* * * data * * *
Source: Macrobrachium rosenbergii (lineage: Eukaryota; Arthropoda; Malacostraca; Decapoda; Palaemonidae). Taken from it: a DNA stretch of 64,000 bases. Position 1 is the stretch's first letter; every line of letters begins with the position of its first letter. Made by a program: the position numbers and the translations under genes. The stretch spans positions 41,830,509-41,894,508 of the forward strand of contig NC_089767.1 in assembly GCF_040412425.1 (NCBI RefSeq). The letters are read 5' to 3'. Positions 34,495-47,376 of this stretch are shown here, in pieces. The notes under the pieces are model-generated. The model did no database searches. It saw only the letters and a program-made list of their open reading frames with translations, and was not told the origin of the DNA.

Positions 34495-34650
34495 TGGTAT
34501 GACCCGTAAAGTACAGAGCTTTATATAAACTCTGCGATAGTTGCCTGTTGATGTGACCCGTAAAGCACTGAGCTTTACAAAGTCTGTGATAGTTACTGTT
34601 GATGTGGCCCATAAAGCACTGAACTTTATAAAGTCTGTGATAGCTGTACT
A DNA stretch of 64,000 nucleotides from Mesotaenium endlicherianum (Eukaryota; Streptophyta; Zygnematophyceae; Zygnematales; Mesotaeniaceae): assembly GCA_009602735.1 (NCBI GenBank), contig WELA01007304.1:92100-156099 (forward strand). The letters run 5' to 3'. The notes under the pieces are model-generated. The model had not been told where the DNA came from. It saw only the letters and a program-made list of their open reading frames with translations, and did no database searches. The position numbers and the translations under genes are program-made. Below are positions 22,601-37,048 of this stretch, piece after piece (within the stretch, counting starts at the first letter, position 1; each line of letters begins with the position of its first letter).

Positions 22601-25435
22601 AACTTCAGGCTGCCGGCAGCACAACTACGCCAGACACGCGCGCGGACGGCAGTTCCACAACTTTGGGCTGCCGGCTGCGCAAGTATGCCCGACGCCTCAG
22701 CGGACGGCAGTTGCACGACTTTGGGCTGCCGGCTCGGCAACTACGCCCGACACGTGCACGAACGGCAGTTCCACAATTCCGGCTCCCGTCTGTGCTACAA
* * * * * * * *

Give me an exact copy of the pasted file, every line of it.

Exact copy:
Source: Macrobrachium rosenbergii (lineage: Eukaryota; Arthropoda; Malacostraca; Decapoda; Palaemonidae). Taken from it: a DNA stretch of 64,000 bases. Position 1 is the stretch's first letter; every line of letters begins with the position of its first letter. Made by a program: the position numbers and the translations under genes. The stretch spans positions 41,830,509-41,894,508 of the forward strand of contig NC_089767.1 in assembly GCF_040412425.1 (NCBI RefSeq). The letters are read 5' to 3'. Positions 34,495-47,376 of this stretch are shown here, in pieces. The notes under the pieces are model-generated. The model did no database searches. It saw only the letters and a program-made list of their open reading frames with translations, and was not told the origin of the DNA.

Positions 34495-34650
34495 TGGTAT
34501 GACCCGTAAAGTACAGAGCTTTATATAAACTCTGCGATAGTTGCCTGTTGATGTGACCCGTAAAGCACTGAGCTTTACAAAGTCTGTGATAGTTACTGTT
34601 GATGTGGCCCATAAAGCACTGAACTTTATAAAGTCTGTGATAGCTGTACT
A DNA stretch of 64,000 nucleotides from Mesotaenium endlicherianum (Eukaryota; Streptophyta; Zygnematophyceae; Zygnematales; Mesotaeniaceae): assembly GCA_009602735.1 (NCBI GenBank), contig WELA01007304.1:92100-156099 (forward strand). The letters run 5' to 3'. The notes under the pieces are model-generated. The model had not been told where the DNA came from. It saw only the letters and a program-made list of their open reading frames with translations, and did no database searches. The position numbers and the translations under genes are program-made. Below are positions 22,601-37,048 of this stretch, piece after piece (within the stretch, counting starts at the first letter, position 1; each line of letters begins with the position of its first letter).

Positions 22601-25435
22601 AACTTCAGGCTGCCGGCAGCACAACTACGCCAGACACGCGCGCGGACGGCAGTTCCACAACTTTGGGCTGCCGGCTGCGCAAGTATGCCCGACGCCTCAG
22701 CGGACGGCAGTTGCACGACTTTGGGCTGCCGGCTCGGCAACTACGCCCGACACGTGCACGAACGGCAGTTCCACAATTCCGGCTCCCGTCTGTGCTACAA